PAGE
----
Copper "headphones" with extension parts
Plastic hearing horns
Sound localisation is the ability of a listener to identify the location or source of a detected sound in terms of direction and distance. The human auditory system uses several cues to localise sound sources, including time - and level - differences between the two ears, spectral information, timing analysis, correlation analysis and pattern matching.
Sound locators were used from the middle of the First World War to the early years of the Second World War to passively detect aircraft by picking up the sound of their engines. They became obsolete towards the end of the Second World War with the introduction of radar.
The project is concerned with listening as a creative act in an unpredictable acoustic environment, as an act of cognition that can filter or shape perception by alternately listening to external and internal (embodied) acoustic space, and builds on my ongoing research into hearing aids and sound detection devices.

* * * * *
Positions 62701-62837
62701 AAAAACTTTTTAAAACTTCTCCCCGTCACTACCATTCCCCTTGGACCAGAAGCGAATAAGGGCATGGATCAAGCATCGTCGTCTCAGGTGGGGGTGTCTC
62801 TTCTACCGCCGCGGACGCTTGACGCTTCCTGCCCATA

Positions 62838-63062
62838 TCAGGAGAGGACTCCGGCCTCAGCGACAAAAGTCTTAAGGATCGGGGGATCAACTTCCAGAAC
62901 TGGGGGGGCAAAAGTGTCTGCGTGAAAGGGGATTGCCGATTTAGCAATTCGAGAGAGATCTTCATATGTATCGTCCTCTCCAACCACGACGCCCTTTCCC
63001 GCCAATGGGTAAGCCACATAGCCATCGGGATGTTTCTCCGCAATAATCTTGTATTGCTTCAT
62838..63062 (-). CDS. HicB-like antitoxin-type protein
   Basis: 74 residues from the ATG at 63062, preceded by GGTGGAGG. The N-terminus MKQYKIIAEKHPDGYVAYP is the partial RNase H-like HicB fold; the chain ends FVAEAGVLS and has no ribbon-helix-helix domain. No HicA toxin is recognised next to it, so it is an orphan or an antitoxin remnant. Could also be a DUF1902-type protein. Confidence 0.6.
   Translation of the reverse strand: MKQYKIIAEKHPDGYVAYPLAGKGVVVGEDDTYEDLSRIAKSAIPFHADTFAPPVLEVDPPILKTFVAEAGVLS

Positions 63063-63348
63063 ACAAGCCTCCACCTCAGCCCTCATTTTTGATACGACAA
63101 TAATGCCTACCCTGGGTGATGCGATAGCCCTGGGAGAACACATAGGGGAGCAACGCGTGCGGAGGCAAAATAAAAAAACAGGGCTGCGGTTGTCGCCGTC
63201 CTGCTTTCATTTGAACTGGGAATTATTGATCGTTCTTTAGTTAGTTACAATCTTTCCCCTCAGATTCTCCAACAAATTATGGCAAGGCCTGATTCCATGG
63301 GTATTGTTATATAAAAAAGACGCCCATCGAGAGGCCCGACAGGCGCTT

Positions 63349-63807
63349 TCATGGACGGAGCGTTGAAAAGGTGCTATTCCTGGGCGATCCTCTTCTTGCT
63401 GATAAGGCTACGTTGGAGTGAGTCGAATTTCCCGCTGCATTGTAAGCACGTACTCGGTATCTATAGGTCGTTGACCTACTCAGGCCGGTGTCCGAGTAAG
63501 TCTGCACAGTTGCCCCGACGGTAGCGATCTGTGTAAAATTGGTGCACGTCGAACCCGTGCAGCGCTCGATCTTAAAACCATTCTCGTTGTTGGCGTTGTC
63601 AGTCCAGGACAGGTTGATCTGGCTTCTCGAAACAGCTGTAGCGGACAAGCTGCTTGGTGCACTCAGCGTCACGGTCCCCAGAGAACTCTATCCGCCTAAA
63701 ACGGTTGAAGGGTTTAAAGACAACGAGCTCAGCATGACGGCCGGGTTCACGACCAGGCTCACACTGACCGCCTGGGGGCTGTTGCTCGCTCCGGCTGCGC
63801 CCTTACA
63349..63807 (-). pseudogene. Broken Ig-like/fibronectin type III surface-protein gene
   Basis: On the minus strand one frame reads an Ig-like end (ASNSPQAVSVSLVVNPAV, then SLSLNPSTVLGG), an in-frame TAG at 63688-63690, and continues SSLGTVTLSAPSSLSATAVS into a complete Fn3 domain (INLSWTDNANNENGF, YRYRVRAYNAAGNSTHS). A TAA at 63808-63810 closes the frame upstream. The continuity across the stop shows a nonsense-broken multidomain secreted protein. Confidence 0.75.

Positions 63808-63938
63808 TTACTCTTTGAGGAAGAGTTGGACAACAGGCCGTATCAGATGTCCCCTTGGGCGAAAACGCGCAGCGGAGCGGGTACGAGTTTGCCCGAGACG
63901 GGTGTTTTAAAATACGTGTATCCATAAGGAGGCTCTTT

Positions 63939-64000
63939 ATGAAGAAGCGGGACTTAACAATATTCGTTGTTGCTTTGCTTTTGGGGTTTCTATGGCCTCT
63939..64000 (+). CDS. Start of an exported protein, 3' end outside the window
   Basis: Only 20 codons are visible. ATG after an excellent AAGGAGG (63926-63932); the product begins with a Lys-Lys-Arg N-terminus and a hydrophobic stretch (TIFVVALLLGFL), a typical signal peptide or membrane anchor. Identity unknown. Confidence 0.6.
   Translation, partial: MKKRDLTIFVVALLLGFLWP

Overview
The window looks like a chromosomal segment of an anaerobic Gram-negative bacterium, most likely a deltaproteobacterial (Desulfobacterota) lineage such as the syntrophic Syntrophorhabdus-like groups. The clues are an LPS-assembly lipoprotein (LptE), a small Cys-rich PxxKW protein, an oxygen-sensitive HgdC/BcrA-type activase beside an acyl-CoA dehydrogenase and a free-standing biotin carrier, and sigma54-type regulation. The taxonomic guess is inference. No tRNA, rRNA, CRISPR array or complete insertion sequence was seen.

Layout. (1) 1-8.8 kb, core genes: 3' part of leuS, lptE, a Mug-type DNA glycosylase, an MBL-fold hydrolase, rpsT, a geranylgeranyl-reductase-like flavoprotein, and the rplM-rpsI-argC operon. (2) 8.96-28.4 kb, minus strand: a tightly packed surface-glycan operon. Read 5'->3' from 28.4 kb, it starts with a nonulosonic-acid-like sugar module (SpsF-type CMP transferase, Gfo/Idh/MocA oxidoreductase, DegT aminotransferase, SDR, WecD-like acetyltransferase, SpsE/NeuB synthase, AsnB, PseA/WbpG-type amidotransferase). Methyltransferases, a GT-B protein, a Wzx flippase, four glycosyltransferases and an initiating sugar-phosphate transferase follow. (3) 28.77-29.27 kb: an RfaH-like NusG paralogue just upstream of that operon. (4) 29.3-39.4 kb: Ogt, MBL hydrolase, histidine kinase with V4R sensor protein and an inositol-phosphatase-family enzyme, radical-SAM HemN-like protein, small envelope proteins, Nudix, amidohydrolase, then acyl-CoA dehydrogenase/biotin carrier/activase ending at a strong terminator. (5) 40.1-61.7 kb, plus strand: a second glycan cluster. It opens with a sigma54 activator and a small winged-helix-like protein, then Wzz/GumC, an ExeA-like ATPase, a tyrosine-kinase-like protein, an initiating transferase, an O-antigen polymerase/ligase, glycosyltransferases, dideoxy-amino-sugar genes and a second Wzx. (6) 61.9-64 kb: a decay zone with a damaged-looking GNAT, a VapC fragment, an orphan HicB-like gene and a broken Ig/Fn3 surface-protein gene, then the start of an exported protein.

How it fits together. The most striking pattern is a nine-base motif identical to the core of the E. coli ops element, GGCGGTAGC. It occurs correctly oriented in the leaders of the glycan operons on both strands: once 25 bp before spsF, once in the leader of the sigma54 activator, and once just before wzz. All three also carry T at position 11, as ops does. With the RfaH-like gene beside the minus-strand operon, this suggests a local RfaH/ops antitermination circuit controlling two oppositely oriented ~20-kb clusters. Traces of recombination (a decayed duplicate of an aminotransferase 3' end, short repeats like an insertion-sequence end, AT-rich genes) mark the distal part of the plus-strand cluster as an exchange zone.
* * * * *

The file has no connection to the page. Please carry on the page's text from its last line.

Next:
Copper "headphones" with and without extension
Let if be tried, for the help of hearing... to make an instrument like a tunnel; the narrow part whereof may be the bigness of the hole of the ear; and the broader end much larger, like a bell at the skirts... And let the narrow end of it be set against the ear; and mark whether any sound... will not be heard distinctly from further distance than without that instrument; being (as it were) an ear-spectacle.
Francis Bacon (1521-1626), published posthumously in 1627.